The aspartate aminotransferase to platelet ratio index, or APRI, is a way to measure fibrosis of the liver for those with hepatitis C. This scoring model is noninvasive, practical, and easy to use.
Over time, people who are living with hepatitis C can develop chronic liver inflammation and liver disease. As the liver becomes damaged, scarring — referred to as fibrosis — can occur. If too much fibrosis occurs in the liver, it can lead to cirrhosis, which is a life-threatening condition that causes the liver to shut down.
APRI is one of many different kinds of tests that are used to measure the levels of fibrosis and, in turn, cirrhosis of the liver. Other kinds of tests include:
- liver biopsies
- noninvasive serum markers
- radiological imaging
This test was developed in 2003 as a noninvasive alternative to liver biopsies. A biopsy is an invasive procedure that involves surgically taking a small piece of liver tissue to be examined under a microscope for signs of damage or disease.
To determine the APRI score, you need two things:
- a blood test to measure your aspartate aminotransferase (AST)
- a platelet count
AST — also called serum glutamic-oxaloacetic transaminase (SGOT) — is an enzyme that your liver produces. A high AST usually implies there is some kind of damage going on in the liver.
The AST enzyme is measured using a graph called a hepatogram. It’s measured in IU/L, or international units per liter. The platelet count is measured in platelets/cubic millimeter. The upper limit of the normal range (ULN) of the AST, is usually set to 40 or 42 IU/L.
Once you have all these pieces, they are plugged into a formula to determine your APRI score: [(AST/ULN AST) x 100]/Platelet count
The formula divides your AST by the Upper Limit of the Normal Range (40 or 42). Then it multiplies that result by 100. It then divides the answer by the platelet count.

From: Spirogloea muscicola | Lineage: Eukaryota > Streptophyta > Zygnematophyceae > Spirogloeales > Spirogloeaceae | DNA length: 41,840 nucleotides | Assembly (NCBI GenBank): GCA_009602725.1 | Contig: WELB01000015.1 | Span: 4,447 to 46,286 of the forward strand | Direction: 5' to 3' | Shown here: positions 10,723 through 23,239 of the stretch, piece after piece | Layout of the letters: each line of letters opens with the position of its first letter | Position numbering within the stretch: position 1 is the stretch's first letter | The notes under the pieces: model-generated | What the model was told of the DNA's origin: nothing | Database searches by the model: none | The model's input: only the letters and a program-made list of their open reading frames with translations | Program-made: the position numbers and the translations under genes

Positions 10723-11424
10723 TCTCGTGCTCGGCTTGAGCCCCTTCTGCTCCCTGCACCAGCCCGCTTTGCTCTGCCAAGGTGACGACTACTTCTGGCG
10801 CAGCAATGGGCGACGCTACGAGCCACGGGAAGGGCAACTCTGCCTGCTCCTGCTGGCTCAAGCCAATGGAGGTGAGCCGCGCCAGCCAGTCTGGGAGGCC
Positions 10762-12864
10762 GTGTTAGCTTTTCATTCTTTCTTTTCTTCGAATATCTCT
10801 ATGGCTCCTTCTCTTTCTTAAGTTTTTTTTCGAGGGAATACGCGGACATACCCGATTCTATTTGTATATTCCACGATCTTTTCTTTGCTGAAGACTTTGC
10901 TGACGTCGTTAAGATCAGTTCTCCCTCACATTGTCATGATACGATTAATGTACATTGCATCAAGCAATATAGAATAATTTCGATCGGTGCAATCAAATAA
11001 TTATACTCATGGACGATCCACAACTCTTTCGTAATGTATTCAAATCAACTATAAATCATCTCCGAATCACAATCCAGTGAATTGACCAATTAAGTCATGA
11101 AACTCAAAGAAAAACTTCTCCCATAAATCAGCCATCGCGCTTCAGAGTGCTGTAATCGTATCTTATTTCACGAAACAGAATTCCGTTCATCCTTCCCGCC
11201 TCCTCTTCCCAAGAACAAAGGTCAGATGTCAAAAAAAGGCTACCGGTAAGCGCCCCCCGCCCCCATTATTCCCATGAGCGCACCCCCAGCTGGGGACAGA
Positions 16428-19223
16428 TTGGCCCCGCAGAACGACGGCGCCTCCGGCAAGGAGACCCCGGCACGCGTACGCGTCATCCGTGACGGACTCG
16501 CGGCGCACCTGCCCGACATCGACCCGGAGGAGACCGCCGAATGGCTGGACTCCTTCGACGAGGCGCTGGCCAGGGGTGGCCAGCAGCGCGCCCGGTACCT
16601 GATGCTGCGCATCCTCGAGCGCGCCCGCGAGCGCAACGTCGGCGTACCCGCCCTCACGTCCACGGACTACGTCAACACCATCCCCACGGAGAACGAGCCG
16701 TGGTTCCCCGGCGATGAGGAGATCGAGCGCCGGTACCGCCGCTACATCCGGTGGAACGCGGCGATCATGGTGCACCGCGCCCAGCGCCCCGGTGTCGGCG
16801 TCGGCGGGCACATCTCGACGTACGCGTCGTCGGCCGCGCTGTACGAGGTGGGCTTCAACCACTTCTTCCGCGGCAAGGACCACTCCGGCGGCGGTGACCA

The APRI Score has two cutoffs:
- lower cutoff: 0.5
- upper cutoff: 1.5
Generally speaking, if your APRI score is less than or equal to 0.5, it’s a strong indicator that there is very little to no fibrosis present. On the other hand, if your APRI score is 1.5 or higher, it’s a strong indicator of cirrhosis.
APRI scores that fall between the lower and upper cutoffs are organized into certain stages of fibrosis, such as Metavir F0 (no fibrosis) up to Metavir F4 (cirrhosis).
It’s important to remember, however, that not all blood tests accurately reflect the state of the liver. Sometimes the AST reading can fluctuate wildly. Still, because this test is so inexpensive and easy, it’s the preferred way to get an indicator of fibrosis progression in hepatitis C patients over time.
The APRI score cannot be used to predict liver fibrosis, but it’s a good way to screen and evaluate current levels of liver fibrosis in those living with hepatitis C.
When used in conjunction with other fibrosis tests, doctors can get an accurate reading of fibrosis levels. If there are conflicting results, a liver biopsy is usually inevitable. Liver biopsies still remain the best way to measure liver fibrosis for chronic HCV, but are invasive, costly, and run the occasional risk of complications. Since APRI is noninvasive, simple, inexpensive, and relatively accurate, it’s an excellent alternative.